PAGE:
The ghost shark was found at a depth of around 1,200 meters (about 3,900 feet) on the Chatham Rise, an area of ocean floor off the east coast of the South Island.
The “very rare” discovery was made during a recent survey, the National Institute for Water and Atmospheric Research announced on Tuesday.
A deep-sea animal, the ghost shark is scientifically known as the chimera, with other names including ratfish, ghostfish and rabbitfish, according to the Shark Trust. The ghost shark is closely related to sharks and rays.
They are cartilaginous fish – whose skeleton is mainly made of cartilage – and their embryos develop in egg capsules laid on the seabed and feed on egg yolk until they hatch.
SEE ALSO: | American students launch a boat in 2020; 6th grader in Norway finds it after 462-day, 8,300-mile journey
Brit Finucci, a fisheries scientist who was part of the team that made the discovery, said in the press release that the ghost shark was identifiable as newly hatched because its belly was still full of egg yolk.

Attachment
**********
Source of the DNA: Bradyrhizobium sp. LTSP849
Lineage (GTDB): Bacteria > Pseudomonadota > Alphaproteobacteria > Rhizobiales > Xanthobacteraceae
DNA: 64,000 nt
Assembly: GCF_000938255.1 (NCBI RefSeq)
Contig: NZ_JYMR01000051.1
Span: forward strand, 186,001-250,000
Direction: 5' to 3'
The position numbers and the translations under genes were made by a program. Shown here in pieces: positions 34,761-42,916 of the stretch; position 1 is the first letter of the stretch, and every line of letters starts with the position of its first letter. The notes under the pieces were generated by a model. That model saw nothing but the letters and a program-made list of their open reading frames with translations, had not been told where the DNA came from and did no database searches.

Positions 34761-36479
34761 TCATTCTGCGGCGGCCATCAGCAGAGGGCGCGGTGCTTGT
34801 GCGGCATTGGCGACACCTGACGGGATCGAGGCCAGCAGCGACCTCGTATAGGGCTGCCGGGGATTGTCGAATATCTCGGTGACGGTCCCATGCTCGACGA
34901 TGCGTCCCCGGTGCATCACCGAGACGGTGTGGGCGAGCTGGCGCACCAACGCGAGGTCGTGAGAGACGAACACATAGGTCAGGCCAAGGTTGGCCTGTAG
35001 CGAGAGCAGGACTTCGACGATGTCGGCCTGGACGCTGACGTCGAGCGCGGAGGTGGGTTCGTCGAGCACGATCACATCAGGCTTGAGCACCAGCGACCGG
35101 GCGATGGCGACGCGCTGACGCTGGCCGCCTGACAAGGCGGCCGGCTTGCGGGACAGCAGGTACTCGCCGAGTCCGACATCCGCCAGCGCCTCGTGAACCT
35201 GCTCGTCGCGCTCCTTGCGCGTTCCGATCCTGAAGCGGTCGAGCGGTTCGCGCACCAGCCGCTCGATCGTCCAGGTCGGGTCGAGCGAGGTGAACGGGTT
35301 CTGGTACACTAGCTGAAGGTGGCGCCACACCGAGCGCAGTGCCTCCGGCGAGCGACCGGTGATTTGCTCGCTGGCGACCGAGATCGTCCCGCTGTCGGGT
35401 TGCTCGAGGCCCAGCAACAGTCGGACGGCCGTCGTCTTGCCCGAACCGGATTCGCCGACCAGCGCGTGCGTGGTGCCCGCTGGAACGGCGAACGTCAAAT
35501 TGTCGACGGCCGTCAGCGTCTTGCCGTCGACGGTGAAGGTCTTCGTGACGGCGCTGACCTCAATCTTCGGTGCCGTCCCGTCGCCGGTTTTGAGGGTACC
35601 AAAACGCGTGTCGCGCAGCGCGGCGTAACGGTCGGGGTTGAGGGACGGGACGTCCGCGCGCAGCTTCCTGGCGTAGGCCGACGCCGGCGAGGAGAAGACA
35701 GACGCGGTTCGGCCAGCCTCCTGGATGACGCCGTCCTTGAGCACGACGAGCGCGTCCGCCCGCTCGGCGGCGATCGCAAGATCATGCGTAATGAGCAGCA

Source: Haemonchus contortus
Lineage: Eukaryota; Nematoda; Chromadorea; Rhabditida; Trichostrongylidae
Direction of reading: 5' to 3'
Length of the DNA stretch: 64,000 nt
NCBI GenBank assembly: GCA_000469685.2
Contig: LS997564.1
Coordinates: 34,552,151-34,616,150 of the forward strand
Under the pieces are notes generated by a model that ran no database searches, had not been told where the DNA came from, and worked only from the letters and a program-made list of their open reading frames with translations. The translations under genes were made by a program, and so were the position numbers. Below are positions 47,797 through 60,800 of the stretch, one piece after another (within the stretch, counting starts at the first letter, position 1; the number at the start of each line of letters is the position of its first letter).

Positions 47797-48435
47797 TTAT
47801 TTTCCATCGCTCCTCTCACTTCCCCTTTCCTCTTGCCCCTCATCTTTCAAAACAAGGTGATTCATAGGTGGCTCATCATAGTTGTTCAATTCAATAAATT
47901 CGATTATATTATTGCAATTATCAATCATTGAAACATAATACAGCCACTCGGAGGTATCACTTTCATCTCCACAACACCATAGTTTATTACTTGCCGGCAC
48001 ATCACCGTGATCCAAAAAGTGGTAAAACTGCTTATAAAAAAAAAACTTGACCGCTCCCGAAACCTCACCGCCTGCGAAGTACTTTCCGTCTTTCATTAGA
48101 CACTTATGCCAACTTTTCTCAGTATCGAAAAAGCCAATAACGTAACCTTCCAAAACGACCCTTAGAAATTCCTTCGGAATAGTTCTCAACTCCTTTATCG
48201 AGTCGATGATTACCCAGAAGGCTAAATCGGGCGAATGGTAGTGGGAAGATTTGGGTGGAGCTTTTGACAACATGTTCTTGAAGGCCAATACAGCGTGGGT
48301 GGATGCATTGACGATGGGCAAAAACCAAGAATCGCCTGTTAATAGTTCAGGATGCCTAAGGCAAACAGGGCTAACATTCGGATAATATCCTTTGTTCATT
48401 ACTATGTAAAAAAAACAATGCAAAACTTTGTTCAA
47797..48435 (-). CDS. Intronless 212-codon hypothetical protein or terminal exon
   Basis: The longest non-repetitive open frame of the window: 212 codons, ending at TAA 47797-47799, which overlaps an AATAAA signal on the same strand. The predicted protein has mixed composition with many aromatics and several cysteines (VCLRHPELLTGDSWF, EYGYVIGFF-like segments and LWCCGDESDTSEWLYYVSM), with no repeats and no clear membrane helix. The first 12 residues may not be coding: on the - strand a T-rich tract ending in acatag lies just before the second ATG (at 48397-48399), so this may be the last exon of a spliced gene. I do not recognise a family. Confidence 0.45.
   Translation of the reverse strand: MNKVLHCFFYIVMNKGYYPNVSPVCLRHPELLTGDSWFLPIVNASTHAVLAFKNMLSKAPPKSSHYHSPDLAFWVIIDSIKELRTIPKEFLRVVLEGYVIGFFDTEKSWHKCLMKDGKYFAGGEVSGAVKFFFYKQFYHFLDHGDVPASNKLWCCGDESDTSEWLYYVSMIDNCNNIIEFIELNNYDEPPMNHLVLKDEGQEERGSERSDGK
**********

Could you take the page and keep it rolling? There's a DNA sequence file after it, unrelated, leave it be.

“We don’t know much about ghost sharks,” Finucci told CNN on Thursday. “What we know is mostly from adult specimens, so it’s very rare and very rare to find juveniles of many of these species, which is why I’m quite excited.”
Finucci added that since most ghost sharks are found in deep water, they are “quite difficult to get to”, and said she hoped the new discovery would help fill in some “biological gaps”.
The exact species of ghost shark discovered by the team is not yet known, and Finucci said new species of ghost sharks are still being discovered and that measurements and genetic samples will now be taken for purposes. identification.
“We need to figure out what species we’re looking at,” Finucci said, adding that ghost sharks are the “oldest lineage” of cartilaginous fish. “We don’t know what we’re going to find, which is also very exciting.”
The age of the specimen means researchers will now be able to compare it with their knowledge of adult ghost sharks, taking into account the differences in habitat, diet and appearance that Finucci says can occur between juveniles and adults. .
“We hope this will give us more insight into biology and ecology,” Finucci added. “From what we know of the most studied species, juveniles can be very different from adults.”